Welcome to Momsâ€™ Month on Dr. Stephanie! This month I will be featuring guest posts from some awesome moms around the country.Â They will be sharing tips, tricks, and funny stories about motherhood.Â This will be a fun celebration â€“ thanks for joining us!Â Todayâ€™s author is Adrienne Gumersell.Â Welcome, Adrienne!
My name is Adrienne Gumersell and I am a 33 year old mom of 3, trying to juggle the demands of my kids, while starting a new catering business, and a new blog.
People always ask me- which is harder, having a daughter or having a son?Â I used to tell them- itâ€™s just different.Â Girls are head games, and boys are head injuries.Â Itâ€™s just a matter of what you can tolerate better.Â I thought I was pretty clever.
I stopped using this expression after my son fell out of a second story window and almost died.Â After being flown by medivac to the hospital, he had to have emergency brain surgery, and was in an induced coma for over a week.Â After a month in the hospital, we came home.Â Today (after months of therapy and more than a year later) he is a fully functioning, healthy little boy.Â There is no other way to describe him than- MIRACLE.
I felt guilty, thinking I brought this on myself by using the comparison between boys and girls.Â I had only been considering bumps and bruises!Â Never did I think that something like this could happen.Â Who does?
I felt guilty, thinking I should have done something different.Â But the bottom line is, it was an accident.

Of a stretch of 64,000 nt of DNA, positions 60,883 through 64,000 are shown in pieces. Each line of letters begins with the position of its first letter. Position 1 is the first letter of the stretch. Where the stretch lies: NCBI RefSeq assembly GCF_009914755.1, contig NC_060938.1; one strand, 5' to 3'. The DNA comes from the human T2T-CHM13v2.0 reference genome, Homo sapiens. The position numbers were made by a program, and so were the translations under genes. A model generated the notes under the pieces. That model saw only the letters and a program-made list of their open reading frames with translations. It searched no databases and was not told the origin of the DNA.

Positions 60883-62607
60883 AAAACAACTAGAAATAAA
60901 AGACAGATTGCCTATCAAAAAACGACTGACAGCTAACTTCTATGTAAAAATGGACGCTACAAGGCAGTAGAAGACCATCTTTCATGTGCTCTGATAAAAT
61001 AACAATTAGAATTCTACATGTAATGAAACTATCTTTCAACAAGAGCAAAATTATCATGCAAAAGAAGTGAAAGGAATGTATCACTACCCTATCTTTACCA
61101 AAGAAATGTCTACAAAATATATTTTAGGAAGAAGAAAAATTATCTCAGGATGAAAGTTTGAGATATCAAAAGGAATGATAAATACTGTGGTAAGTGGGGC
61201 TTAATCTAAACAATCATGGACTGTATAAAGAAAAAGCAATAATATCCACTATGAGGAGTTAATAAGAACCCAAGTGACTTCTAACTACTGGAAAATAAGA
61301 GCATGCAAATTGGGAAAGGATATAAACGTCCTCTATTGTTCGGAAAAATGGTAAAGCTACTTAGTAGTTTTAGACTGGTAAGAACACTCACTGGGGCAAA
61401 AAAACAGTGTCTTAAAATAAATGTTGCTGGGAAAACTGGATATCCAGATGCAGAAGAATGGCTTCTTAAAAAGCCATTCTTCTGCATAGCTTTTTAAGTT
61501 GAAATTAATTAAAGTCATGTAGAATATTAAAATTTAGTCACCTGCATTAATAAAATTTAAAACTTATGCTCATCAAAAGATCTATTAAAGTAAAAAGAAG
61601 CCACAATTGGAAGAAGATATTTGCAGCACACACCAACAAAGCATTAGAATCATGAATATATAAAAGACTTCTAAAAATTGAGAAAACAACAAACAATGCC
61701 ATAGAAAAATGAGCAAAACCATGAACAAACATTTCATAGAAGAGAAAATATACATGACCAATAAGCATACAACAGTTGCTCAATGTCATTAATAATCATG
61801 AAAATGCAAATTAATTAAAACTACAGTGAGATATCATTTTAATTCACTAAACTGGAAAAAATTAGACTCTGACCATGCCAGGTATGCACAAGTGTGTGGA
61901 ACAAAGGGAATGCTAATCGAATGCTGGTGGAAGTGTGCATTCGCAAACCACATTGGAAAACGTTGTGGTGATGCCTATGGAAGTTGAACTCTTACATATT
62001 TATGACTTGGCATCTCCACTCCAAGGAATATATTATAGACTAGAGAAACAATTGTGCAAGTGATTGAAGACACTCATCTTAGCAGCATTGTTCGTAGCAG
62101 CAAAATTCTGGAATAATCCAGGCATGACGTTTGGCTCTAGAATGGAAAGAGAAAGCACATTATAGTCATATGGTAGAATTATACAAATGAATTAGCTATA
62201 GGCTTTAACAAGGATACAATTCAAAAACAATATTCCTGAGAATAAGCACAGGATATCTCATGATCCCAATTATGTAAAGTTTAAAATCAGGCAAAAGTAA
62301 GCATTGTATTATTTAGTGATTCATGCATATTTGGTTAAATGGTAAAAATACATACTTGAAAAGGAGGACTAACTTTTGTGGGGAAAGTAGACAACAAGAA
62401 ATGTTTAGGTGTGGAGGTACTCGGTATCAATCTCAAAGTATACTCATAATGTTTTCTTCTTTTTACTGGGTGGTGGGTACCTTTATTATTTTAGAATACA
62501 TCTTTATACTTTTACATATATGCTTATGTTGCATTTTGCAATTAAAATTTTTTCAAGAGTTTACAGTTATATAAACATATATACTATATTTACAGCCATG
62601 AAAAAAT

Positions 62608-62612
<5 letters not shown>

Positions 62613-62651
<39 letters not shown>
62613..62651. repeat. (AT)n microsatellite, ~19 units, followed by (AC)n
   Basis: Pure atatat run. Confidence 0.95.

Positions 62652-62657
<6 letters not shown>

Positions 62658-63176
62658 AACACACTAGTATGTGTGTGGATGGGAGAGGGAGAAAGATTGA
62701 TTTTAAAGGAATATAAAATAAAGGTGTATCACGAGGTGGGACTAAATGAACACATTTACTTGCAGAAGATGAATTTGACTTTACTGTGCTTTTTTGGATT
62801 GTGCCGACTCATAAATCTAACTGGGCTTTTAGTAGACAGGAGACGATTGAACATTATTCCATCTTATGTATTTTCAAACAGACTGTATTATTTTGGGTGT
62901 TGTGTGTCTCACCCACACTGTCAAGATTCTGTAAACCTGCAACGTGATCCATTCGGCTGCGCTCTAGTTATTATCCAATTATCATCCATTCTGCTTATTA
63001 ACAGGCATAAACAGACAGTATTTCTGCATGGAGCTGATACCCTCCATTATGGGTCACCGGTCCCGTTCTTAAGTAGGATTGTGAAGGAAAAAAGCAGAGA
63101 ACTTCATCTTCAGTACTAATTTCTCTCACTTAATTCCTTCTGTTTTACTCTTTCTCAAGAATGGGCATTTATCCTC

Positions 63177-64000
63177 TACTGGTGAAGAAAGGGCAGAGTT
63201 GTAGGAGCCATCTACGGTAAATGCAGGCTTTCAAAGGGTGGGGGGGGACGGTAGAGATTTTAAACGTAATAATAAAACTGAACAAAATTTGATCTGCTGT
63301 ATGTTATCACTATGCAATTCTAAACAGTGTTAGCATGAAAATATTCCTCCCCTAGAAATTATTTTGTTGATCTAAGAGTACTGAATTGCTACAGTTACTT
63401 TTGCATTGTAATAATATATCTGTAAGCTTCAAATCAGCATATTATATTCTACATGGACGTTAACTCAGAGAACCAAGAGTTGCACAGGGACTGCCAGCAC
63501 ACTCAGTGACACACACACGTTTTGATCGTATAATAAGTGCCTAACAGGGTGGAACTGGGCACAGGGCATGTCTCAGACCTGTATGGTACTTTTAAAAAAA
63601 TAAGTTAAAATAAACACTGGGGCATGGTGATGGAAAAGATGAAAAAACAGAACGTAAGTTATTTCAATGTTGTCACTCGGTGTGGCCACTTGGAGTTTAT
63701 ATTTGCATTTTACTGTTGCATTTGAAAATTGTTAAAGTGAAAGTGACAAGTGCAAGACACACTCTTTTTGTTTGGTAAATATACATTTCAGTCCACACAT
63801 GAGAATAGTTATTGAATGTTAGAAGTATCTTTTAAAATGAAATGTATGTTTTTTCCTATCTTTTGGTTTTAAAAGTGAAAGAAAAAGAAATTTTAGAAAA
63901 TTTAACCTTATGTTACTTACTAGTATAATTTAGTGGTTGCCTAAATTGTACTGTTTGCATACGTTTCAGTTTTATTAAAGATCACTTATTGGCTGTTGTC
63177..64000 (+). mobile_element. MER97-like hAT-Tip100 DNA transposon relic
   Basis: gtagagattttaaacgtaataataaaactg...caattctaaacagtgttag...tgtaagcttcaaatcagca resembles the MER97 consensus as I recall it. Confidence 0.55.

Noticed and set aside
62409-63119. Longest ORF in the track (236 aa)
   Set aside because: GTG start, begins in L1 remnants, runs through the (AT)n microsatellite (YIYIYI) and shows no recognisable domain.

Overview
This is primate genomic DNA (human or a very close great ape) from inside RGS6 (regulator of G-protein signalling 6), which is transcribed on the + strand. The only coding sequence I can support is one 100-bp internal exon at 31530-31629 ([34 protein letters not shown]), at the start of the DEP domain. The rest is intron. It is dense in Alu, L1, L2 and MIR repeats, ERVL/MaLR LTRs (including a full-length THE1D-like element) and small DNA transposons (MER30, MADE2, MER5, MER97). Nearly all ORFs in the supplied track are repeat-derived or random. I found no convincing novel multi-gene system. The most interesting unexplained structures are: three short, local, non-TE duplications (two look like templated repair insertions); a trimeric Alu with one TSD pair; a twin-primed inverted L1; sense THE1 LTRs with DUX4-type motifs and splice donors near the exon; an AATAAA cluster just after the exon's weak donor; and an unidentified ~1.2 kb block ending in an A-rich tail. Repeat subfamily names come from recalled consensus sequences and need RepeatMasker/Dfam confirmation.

My kids were playing in our spare room, the window was closed and locked.
What stopped my guilt in itâ€™s tracks was hearing my 5 year old daughter say it was â€œall my fault, Mommy! Iâ€™m the one who opened the window!â€
It broke my heart. Because of course it was not her fault.
It was an accident.
And I decided to give myself the same grace.
My children have taught me many things, not the least of which is forgiveness– of others and of self.
The statistics on window related injuries are startling.Â The American Academy of Pediatrics did a study from 1990-2008 and found that an average of over 5100 children a year are injured in such accidents.
Letâ€™s all be more aware of window safety.Â One life lost to this completely preventable problem is too many.Â In fact, as part of the conclusion of the AAPâ€™s study, they stated:
These injuries are an important pediatric public health problem, and increased prevention efforts are needed, including development and evaluation of innovative prevention programs.
Here is a comprehensive Window Safety Checklist, published by the National Safety Council.